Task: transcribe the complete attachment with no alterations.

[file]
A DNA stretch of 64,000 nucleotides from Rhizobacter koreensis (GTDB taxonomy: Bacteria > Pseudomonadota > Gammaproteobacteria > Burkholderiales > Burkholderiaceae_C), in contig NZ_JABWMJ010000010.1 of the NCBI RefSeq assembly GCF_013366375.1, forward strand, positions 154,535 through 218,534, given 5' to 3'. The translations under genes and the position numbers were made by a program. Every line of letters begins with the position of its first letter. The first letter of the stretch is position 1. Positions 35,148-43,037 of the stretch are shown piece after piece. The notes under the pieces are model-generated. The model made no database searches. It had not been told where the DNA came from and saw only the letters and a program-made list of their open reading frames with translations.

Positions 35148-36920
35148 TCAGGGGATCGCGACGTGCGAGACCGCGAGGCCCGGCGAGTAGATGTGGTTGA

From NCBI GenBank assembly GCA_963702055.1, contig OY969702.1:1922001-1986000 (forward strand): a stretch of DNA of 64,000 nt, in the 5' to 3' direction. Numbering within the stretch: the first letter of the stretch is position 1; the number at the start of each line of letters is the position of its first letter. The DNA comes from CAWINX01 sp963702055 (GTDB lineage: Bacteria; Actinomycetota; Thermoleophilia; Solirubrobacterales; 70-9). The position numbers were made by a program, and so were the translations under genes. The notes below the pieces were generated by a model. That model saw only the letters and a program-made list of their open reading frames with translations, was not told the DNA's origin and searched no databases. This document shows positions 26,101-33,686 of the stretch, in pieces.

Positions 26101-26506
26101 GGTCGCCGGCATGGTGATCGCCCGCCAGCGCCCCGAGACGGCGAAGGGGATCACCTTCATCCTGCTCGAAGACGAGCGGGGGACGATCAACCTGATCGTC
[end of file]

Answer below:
A DNA stretch of 64,000 nucleotides from Rhizobacter koreensis (GTDB taxonomy: Bacteria > Pseudomonadota > Gammaproteobacteria > Burkholderiales > Burkholderiaceae_C), in contig NZ_JABWMJ010000010.1 of the NCBI RefSeq assembly GCF_013366375.1, forward strand, positions 154,535 through 218,534, given 5' to 3'. The translations under genes and the position numbers were made by a program. Every line of letters begins with the position of its first letter. The first letter of the stretch is position 1. Positions 35,148-43,037 of the stretch are shown piece after piece. The notes under the pieces are model-generated. The model made no database searches. It had not been told where the DNA came from and saw only the letters and a program-made list of their open reading frames with translations.

Positions 35148-36920
35148 TCAGGGGATCGCGACGTGCGAGACCGCGAGGCCCGGCGAGTAGATGTGGTTGA

From NCBI GenBank assembly GCA_963702055.1, contig OY969702.1:1922001-1986000 (forward strand): a stretch of DNA of 64,000 nt, in the 5' to 3' direction. Numbering within the stretch: the first letter of the stretch is position 1; the number at the start of each line of letters is the position of its first letter. The DNA comes from CAWINX01 sp963702055 (GTDB lineage: Bacteria; Actinomycetota; Thermoleophilia; Solirubrobacterales; 70-9). The position numbers were made by a program, and so were the translations under genes. The notes below the pieces were generated by a model. That model saw only the letters and a program-made list of their open reading frames with translations, was not told the DNA's origin and searched no databases. This document shows positions 26,101-33,686 of the stretch, in pieces.

Positions 26101-26506
26101 GGTCGCCGGCATGGTGATCGCCCGCCAGCGCCCCGAGACGGCGAAGGGGATCACCTTCATCCTGCTCGAAGACGAGCGGGGGACGATCAACCTGATCGTC